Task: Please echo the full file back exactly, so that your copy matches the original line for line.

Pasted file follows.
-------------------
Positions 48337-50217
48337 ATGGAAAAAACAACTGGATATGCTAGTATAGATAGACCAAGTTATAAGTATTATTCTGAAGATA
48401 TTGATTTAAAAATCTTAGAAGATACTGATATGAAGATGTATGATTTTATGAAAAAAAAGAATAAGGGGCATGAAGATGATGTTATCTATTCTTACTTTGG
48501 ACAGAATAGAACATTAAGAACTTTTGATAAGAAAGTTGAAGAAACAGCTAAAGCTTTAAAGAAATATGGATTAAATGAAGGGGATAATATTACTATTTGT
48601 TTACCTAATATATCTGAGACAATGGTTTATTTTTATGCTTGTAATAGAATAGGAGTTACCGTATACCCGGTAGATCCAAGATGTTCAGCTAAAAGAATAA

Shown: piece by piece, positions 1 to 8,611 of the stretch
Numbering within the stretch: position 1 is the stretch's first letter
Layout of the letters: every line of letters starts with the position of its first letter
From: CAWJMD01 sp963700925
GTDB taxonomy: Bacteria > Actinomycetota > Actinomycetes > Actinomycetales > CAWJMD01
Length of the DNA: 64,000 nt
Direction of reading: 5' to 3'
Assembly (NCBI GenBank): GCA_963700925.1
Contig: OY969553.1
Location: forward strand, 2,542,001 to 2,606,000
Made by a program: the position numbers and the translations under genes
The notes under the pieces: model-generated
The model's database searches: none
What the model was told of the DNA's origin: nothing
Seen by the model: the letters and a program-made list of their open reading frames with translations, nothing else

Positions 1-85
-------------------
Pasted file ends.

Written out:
Positions 48337-50217
48337 ATGGAAAAAACAACTGGATATGCTAGTATAGATAGACCAAGTTATAAGTATTATTCTGAAGATA
48401 TTGATTTAAAAATCTTAGAAGATACTGATATGAAGATGTATGATTTTATGAAAAAAAAGAATAAGGGGCATGAAGATGATGTTATCTATTCTTACTTTGG
48501 ACAGAATAGAACATTAAGAACTTTTGATAAGAAAGTTGAAGAAACAGCTAAAGCTTTAAAGAAATATGGATTAAATGAAGGGGATAATATTACTATTTGT
48601 TTACCTAATATATCTGAGACAATGGTTTATTTTTATGCTTGTAATAGAATAGGAGTTACCGTATACCCGGTAGATCCAAGATGTTCAGCTAAAAGAATAA

Shown: piece by piece, positions 1 to 8,611 of the stretch
Numbering within the stretch: position 1 is the stretch's first letter
Layout of the letters: every line of letters starts with the position of its first letter
From: CAWJMD01 sp963700925
GTDB taxonomy: Bacteria > Actinomycetota > Actinomycetes > Actinomycetales > CAWJMD01
Length of the DNA: 64,000 nt
Direction of reading: 5' to 3'
Assembly (NCBI GenBank): GCA_963700925.1
Contig: OY969553.1
Location: forward strand, 2,542,001 to 2,606,000
Made by a program: the position numbers and the translations under genes
The notes under the pieces: model-generated
The model's database searches: none
What the model was told of the DNA's origin: nothing
Seen by the model: the letters and a program-made list of their open reading frames with translations, nothing else

Positions 1-85